Thursday, December 18, 2008

Ghostlight

The blog will be dark for the holiday break. Posting will resume in January.

ghostlightEvery once in a while it is worth getting away from the keyboard to take a break and shake the cob webs out of your brain. I'll be away for a few days during the holidays. Blogging will resume on my return in January 2009.

I won't have regular access to email while I'm away, but Twitter updates will continue. Comments will stack up in a block, and will be moderated when I can get online.

As always I welcome ideas for new topics so feel free to send them in.

2008 in review

It was a good year for the blog. In terms of readership, the blog is entering its second year of operation. There are readers in all 50 states and in 70 countries. In terms of Google Analytics data, for the 12 month period there were approximately 43,000 direct visitors and 64,000 page views. Thank you for your support.

The blog content is syndicated on Reuters and Forbes and earned a nice mention in the Wall Street Journal on Nov 16 as a credible source on nuclear energy.

In the meantime, here are the top four stories in terms of reader interest this year.

If you scroll down this page, you can read three special posts which wrap up the good and the bad for 2008, and a look ahead for 2009 for nuclear energy.

See you soon. Best wishes to all for the new year.

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Looking ahead to 2009

What's in store for the nuclear energy industry?

With the financial world in turmoil and a new president coming into office in January 20, the outlook for 2009 is anything but business as usual. In fact, the unstable natures of the U.S and global economies are causing anyone with large investment decisions to make to sit on the sidelines. However, globally, China and India are moving ahead with massive investments in nuclear energy positioned as key elements of government energy policy designed to boost their respective GDP. They are the two primary movers globally of new nuclear builds.

China

China plans to boost its already ambitious plans for building new nuclear power plants from the current target of 40 GW to a staggering 70 GW of capacity by 2020. That's a really short period of time for that massive a building program. Is it realistic? Even a command and control economy will face bottlenecks in supplies of materials, components, and labor.

While the numbers for nuclear energy are very large, an even bigger effort was announced on Nov 10. China announced a huge economic stimulus package aimed at bolstering its weakening economy and to helping fight the effects of a global economic slowdown. The New York Times reported Beijing said it would spend an estimated $586 billion by 2010 on wide array of national infrastructure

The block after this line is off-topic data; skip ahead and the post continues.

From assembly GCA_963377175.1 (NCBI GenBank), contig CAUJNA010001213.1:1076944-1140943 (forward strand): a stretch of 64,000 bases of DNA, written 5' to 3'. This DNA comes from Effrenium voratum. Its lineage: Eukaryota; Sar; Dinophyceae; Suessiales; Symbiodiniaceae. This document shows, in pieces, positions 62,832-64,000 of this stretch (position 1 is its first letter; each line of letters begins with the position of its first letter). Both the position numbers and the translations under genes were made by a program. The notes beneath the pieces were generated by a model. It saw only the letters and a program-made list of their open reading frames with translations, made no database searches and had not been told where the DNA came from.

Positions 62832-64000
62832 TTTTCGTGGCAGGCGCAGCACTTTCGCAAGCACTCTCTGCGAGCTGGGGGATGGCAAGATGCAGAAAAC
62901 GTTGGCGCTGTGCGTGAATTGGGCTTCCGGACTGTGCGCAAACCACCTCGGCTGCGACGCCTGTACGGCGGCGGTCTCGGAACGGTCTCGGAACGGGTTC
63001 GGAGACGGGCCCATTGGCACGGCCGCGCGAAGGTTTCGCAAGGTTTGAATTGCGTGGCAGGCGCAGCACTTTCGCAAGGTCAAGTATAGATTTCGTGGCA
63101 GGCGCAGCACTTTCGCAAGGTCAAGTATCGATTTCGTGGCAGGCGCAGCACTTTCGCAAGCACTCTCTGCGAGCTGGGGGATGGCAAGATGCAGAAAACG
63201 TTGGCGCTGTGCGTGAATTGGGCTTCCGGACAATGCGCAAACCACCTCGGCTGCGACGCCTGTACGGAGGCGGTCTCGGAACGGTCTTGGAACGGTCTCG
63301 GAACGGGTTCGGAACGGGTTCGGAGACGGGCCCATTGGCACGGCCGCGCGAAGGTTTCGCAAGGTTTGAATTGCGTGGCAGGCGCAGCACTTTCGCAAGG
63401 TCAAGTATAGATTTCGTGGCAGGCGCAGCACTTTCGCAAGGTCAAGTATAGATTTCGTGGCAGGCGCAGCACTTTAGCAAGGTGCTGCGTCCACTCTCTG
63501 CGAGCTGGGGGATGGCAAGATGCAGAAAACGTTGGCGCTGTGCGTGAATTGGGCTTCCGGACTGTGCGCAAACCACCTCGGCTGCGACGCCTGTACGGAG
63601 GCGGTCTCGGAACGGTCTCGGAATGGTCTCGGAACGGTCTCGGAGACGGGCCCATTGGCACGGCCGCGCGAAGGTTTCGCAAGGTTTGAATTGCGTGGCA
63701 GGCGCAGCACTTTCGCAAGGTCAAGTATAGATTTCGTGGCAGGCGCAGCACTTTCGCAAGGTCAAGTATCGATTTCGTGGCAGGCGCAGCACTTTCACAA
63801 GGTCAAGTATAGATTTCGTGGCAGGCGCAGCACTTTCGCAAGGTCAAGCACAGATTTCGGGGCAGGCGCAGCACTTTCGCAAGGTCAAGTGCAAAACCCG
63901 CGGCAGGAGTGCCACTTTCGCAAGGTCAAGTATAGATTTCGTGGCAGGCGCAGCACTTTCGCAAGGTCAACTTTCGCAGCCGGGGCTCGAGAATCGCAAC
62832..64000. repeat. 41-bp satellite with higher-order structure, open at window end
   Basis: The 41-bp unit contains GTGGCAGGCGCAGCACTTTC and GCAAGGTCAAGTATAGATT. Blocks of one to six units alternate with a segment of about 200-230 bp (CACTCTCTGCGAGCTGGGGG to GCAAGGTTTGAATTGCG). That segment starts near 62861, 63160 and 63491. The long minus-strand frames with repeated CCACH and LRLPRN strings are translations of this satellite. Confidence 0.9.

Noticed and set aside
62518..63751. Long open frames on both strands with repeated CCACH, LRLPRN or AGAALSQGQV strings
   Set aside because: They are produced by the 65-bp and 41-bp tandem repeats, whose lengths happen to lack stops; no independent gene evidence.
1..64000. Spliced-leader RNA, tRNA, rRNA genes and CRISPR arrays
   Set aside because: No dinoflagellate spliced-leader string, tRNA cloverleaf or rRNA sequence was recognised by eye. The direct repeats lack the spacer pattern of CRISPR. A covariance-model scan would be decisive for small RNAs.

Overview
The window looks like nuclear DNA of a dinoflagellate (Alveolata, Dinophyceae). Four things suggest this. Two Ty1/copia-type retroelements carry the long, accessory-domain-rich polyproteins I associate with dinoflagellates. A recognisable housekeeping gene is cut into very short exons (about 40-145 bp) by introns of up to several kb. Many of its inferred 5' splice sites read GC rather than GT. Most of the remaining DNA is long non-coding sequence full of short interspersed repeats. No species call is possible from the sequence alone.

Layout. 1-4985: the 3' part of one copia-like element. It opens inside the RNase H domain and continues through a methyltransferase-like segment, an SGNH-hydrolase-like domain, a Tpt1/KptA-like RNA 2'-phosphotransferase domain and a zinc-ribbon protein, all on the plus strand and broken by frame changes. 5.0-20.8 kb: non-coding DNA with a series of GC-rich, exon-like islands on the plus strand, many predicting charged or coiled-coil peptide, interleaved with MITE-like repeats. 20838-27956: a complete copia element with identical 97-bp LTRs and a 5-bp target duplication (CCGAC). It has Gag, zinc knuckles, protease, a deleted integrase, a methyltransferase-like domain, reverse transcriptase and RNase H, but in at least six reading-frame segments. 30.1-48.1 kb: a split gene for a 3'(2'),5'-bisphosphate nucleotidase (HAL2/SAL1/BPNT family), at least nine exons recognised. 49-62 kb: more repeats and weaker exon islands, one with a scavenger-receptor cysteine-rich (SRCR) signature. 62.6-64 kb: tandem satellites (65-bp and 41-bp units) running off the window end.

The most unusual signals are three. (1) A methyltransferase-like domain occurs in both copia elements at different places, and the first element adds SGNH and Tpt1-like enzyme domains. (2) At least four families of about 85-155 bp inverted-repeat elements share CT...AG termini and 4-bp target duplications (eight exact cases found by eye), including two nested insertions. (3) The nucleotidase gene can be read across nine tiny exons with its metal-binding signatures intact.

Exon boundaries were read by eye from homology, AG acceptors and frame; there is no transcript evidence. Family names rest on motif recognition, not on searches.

The package is the largest economic stimulus effort ever undertaken by the Chinese government and would amount to about 7% of the country’s gross domestic product during each of the next two years.

Expanding a growing nuclear energy base

According to Reuters, Huang Li, an official at the National Energy Administration, said efforts to reduce greenhouse gas emissions are a key driver of the investment decision. China has huge air pollution control problems caused in part by its of coal fired power plants which account for over 80% of electricity generating plants.

China currently has 9 GW of installed nuclear fueled generating capacity at 11 power stations. Four more are starting construction with 3rd generation designs based on the Westinghouse AP1000 reactor at 1,200 MW each. Two more will start construction based on the Areva EPR at 1,600 MW each and Li said 12 GW are under construction using Chinese reactor designs.

Reliable power is a key goal

According to an official Chinese news report, Li also said that the drive for more nuclear power came from a severe winter in 2008 that paralyzed electricity generation because coal could not be delivered to existing fossil fueled plants.

Li added that if China adopts the expanded new plan for nuclear power plants, it will increase opportunities for international reactor vendors to do business there. Last year Areva, Westinghouse, and the Russian atomic energy export agency all inked deals for new reactors with China. A key element of the deals has been a demand by China for technology transfer so that it can eventually build its own version of the plants.